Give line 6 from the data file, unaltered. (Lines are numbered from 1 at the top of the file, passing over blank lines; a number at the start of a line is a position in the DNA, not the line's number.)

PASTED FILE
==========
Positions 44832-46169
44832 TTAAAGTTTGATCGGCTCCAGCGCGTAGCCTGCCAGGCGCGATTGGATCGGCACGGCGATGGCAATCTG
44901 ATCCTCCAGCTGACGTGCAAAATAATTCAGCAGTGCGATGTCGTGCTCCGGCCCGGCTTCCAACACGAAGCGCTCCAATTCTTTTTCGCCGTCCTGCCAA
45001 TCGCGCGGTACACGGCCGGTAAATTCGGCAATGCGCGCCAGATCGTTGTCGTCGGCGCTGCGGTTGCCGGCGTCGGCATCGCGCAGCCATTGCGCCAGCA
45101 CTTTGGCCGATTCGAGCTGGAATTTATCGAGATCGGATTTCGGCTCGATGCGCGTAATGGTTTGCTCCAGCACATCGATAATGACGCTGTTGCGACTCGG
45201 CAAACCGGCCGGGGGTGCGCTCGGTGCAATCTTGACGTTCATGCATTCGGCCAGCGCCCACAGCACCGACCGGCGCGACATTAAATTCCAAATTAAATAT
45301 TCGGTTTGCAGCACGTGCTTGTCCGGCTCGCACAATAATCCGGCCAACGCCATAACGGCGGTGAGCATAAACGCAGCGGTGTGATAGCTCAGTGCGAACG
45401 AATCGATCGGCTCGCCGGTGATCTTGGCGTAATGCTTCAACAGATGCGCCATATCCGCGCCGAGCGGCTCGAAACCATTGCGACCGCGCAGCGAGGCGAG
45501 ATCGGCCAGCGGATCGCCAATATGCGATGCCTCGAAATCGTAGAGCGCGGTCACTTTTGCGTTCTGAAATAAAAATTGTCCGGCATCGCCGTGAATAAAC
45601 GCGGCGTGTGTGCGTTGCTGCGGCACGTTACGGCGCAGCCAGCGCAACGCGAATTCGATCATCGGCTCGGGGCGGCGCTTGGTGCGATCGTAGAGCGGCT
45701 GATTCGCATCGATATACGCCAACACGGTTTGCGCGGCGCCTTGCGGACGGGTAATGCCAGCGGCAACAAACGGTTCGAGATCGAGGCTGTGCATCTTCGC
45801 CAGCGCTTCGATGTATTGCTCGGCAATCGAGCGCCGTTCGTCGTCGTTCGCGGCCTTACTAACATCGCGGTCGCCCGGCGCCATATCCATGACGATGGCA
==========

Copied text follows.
45201 CAAACCGGCCGGGGGTGCGCTCGGTGCAATCTTGACGTTCATGCATTCGGCCAGCGCCCACAGCACCGACCGGCGCGACATTAAATTCCAAATTAAATAT